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Capitol Hill Buzz: Senators vote on amendments, score points

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  • Capitol Hill Buzz: Senators vote on amendments, score points

    WASHINGTON (AP) — The Senate is a place where hidebound tradition mixes with raw politics, sometimes with a touch of the absurd. Then there's the "vote-a-rama."

    That's the official name for the marathon voting session that accompanies the Senate's consideration of a budget. It's a side effect of special rules that govern the budget debate and allow senators to plow quickly through stacks of amendments offered in close to real time, instead of moving at a snail's pace as is more typically the Senate way.

    The vote-a-rama started at noon Thursday and would end sometime late at night or early Friday morning. The last one, in 2013, stretched well past 3 a.m. More than 700 amendments had been filed Thursday as the process got underway, though not all would come to a vote.

    Or as the Republicans' Budget Committee chairman, Mike Enzi of Wyoming, put it: "We'll keep voting until we're exhausted ... That's the way we do it in the Senate."

    The multiple amendment votes, many requiring a simple majority to prevail, were all nonbinding and stood little chance of ever becoming law.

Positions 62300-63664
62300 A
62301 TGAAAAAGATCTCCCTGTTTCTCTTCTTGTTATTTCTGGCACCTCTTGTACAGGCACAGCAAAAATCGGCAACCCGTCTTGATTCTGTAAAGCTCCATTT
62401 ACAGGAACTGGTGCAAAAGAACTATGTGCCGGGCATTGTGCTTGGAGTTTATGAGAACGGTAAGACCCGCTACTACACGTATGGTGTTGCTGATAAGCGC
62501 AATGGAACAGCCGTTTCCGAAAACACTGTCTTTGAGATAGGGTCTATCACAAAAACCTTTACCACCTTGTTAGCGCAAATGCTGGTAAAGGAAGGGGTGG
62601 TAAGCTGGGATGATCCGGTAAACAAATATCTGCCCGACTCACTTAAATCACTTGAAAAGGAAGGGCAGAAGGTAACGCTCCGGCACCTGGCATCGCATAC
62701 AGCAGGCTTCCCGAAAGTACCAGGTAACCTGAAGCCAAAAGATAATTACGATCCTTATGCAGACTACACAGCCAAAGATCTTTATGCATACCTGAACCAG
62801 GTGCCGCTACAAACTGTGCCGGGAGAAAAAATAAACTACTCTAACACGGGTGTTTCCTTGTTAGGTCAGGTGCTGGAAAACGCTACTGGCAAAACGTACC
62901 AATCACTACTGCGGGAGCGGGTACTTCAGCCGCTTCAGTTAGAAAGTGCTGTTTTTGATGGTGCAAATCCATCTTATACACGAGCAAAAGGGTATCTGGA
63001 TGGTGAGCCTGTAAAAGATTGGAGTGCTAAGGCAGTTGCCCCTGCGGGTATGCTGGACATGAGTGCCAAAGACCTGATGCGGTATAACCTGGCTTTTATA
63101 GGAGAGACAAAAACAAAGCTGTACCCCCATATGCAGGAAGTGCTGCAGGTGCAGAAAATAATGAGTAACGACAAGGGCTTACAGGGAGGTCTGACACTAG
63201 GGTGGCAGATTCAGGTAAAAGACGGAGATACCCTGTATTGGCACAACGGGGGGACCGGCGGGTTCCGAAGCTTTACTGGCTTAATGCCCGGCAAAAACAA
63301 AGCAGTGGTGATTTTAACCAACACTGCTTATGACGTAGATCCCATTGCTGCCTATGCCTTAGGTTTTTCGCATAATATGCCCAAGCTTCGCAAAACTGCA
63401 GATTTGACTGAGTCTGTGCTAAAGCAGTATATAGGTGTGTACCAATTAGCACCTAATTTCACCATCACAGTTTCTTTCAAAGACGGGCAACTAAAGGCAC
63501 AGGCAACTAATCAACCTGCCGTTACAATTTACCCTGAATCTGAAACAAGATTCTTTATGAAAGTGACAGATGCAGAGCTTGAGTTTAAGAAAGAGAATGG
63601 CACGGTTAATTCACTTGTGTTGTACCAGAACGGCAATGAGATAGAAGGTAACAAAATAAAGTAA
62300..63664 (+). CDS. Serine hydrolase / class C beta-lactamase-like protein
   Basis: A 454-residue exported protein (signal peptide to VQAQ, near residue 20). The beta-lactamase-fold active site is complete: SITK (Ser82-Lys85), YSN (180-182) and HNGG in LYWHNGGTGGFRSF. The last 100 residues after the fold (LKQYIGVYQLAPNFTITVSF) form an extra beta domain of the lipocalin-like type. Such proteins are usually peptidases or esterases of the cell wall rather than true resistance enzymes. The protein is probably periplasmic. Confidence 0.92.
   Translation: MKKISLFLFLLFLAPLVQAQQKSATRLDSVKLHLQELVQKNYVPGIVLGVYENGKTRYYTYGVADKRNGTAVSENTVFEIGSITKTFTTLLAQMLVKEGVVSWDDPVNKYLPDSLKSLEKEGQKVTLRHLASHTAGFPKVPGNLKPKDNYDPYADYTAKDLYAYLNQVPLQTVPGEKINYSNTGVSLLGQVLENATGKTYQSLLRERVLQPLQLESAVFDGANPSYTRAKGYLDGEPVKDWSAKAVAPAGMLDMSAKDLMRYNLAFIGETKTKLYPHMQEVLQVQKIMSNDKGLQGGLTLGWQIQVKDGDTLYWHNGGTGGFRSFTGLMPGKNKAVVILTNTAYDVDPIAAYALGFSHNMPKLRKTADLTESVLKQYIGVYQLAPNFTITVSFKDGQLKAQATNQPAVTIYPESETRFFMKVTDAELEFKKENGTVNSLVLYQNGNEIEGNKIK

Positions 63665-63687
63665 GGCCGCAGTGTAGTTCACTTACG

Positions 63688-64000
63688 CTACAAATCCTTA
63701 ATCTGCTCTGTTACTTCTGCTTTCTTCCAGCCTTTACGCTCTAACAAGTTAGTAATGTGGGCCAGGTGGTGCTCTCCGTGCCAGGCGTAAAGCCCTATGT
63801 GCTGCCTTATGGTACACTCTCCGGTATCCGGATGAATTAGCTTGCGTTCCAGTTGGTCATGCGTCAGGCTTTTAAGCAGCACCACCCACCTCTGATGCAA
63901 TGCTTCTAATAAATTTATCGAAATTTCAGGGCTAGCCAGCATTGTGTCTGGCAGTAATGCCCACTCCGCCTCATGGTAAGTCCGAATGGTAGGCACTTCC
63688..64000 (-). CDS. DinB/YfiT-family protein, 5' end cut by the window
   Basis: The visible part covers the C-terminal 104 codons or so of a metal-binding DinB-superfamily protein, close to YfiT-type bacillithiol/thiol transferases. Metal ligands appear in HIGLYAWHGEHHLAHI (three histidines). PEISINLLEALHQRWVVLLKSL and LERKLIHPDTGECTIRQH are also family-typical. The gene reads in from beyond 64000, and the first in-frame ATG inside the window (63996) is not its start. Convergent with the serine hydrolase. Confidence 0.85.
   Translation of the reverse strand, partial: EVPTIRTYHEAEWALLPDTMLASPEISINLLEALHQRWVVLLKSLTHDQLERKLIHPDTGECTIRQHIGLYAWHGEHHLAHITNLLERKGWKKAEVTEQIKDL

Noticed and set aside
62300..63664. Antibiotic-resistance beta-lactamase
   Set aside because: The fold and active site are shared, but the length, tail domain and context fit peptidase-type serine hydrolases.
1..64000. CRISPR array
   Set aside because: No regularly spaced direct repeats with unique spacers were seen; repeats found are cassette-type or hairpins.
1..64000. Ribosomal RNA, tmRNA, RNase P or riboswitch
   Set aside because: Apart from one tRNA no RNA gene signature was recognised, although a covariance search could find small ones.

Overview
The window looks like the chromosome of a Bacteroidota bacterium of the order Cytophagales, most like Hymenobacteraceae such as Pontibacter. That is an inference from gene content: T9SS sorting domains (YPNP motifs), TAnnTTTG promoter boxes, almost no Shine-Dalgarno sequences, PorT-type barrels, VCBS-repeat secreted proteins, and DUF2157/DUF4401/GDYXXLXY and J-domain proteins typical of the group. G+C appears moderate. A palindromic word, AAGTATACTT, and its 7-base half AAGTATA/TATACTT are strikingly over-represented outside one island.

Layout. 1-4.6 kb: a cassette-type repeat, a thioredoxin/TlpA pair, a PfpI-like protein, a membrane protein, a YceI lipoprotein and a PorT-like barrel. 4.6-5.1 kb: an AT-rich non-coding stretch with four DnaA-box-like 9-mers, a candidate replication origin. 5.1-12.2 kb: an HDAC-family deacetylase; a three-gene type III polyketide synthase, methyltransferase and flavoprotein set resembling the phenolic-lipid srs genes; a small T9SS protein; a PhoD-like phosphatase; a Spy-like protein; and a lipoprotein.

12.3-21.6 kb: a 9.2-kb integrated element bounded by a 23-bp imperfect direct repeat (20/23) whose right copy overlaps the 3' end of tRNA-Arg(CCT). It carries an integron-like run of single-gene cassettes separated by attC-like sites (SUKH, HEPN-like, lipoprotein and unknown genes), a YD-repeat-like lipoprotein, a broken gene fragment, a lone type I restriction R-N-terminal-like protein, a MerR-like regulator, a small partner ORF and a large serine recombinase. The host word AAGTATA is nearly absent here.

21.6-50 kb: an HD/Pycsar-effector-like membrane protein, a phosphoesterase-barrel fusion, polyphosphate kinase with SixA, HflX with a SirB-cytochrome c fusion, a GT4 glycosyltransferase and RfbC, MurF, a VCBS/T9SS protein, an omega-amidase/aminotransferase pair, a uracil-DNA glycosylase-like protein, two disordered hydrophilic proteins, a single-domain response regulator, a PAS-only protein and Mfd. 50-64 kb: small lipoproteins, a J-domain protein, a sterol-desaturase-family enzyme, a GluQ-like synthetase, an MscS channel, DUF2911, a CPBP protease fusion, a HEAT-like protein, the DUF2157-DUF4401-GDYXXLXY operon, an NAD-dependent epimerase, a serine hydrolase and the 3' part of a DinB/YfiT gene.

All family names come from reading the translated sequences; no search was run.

Despite that, or because of it, there was plenty of opportunity to score points or showcase one stance or another.
    AP - Full Article

    This was actually an event I was not aware of. The idea of watching elected figures outpacing a glacier would have been a magnificent to watch, just for the novelty of the idea.

  • #2
    Senate 'vote-a-rama': A charade with consequences

    Republicans will have to go on record against giving minimum-wage workers a raise and potentially vote against a plan meant to defend pregnant workers from discrimination. Democrats will take sides on Iran’s nuclear talks, with Republicans daring them to side against Israel.

    And each party is trying to outdo the other on how much it loves Medicare.

    The Senate’s famous budget “vote-a-rama” on Thursday won’t change any laws — far from it, it’s a daylong, only-in-Congress charade, the main purpose of which is to make the other party look bad and score political points.

    And yet it has the potential to be among the most consequential days in Congress this year. Some of the roll calls are bound to show up in campaign ads and talking points and floor speeches: Just ask Sen. Jeanne Shaheen (D-N.H.), who was attacked by her GOP opponent, Scott Brown, two weeks before her 2014 reelection for voting to “pave the way” for a carbon tax, a vote that was more than 18 months old at the time.
    Politico - Full Article

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    • #3
      Originally posted by Daemon of Decay View Post
      AP - Full Article

      This was actually an event I was not aware of. The idea of watching elected figures outpacing a glacier would have been a magnificent to watch, just for the novelty of the idea.
      Only if you can remain awake and functional throughout it. Politicians have been known to fall asleep at their desks in the midst of it.
      Quis Custodiet Ipsos Custodes? Who is watching the watchers?

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